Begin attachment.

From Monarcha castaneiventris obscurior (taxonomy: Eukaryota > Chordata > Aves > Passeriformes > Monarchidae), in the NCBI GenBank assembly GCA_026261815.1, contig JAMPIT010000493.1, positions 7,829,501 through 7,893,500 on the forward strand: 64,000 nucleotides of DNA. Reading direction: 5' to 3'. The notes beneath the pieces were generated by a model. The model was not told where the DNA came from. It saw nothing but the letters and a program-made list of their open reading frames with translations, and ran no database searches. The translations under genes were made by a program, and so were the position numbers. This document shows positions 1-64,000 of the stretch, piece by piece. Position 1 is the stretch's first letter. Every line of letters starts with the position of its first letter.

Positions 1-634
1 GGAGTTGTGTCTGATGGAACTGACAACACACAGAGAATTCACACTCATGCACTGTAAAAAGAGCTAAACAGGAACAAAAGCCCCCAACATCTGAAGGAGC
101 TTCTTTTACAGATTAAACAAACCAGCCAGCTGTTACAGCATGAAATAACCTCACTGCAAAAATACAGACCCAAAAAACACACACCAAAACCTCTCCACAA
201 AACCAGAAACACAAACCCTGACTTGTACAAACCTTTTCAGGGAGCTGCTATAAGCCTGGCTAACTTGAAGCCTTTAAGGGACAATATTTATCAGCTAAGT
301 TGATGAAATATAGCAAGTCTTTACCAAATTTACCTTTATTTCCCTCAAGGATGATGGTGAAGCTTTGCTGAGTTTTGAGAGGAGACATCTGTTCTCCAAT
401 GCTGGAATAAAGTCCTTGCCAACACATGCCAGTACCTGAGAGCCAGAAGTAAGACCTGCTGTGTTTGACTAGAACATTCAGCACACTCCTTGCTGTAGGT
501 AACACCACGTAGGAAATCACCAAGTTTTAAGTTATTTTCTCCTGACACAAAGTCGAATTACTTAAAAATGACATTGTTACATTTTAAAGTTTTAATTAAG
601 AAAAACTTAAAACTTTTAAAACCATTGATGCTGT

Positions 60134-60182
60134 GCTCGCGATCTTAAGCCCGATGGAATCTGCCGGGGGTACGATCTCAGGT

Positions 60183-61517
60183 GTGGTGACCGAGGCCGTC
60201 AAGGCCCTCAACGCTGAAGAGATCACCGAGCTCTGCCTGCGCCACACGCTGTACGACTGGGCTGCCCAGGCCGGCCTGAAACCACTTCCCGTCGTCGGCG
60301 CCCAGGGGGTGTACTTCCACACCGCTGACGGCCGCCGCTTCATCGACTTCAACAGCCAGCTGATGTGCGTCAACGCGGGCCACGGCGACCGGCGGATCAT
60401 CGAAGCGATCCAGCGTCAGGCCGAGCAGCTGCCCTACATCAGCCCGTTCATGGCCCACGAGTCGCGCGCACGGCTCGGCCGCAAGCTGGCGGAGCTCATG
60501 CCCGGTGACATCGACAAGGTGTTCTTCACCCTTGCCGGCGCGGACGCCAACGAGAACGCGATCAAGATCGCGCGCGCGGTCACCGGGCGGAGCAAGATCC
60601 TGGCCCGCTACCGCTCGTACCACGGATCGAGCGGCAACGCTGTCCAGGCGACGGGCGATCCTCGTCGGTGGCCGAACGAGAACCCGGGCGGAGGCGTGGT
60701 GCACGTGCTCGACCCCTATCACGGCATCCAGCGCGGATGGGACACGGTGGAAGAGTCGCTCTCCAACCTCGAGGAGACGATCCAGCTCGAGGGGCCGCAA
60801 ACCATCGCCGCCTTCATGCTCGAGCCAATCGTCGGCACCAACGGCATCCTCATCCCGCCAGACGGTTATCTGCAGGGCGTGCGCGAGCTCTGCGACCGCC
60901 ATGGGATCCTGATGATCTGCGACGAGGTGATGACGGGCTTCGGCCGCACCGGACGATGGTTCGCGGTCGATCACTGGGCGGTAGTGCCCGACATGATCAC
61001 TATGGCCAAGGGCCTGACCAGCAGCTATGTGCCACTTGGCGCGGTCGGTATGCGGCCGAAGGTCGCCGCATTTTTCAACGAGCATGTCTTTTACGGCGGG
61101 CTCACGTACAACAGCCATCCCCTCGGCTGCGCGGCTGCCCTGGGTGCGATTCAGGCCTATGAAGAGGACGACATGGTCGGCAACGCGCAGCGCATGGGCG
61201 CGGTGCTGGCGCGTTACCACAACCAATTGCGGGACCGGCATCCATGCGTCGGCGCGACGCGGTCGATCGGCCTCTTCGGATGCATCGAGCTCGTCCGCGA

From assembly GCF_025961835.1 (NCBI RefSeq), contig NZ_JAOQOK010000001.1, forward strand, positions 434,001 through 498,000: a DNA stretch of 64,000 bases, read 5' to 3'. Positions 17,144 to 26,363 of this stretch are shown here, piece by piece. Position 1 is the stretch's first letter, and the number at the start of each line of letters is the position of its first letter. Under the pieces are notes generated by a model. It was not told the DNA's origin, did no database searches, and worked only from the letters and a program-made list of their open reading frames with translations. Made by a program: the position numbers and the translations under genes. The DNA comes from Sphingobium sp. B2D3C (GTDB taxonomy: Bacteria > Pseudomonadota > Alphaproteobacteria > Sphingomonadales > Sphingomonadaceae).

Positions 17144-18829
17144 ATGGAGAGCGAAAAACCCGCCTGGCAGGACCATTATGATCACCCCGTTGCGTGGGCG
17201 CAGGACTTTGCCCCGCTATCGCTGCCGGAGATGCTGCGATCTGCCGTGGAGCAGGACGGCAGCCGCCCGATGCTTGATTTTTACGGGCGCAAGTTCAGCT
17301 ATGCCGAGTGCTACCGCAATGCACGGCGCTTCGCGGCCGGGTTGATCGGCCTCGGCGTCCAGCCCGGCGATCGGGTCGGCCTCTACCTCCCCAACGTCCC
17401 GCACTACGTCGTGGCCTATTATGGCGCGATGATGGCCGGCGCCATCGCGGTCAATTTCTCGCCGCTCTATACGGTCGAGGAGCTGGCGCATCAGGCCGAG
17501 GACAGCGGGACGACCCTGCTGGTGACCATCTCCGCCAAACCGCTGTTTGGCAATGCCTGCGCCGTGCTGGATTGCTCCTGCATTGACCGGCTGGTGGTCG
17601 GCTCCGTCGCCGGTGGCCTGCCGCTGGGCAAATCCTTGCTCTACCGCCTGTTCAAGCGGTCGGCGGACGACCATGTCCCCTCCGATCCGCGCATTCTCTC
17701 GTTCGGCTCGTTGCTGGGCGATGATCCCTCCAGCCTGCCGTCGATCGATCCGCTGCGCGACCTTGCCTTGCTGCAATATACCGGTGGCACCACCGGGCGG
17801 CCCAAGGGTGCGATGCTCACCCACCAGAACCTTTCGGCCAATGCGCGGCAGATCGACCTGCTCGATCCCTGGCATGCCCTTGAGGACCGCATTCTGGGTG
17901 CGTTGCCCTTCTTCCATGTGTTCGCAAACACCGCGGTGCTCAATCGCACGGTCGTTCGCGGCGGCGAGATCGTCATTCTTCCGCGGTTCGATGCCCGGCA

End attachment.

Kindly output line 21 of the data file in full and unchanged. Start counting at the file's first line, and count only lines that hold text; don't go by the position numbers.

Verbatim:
60901 ATGGGATCCTGATGATCTGCGACGAGGTGATGACGGGCTTCGGCCGCACCGGACGATGGTTCGCGGTCGATCACTGGGCGGTAGTGCCCGACATGATCAC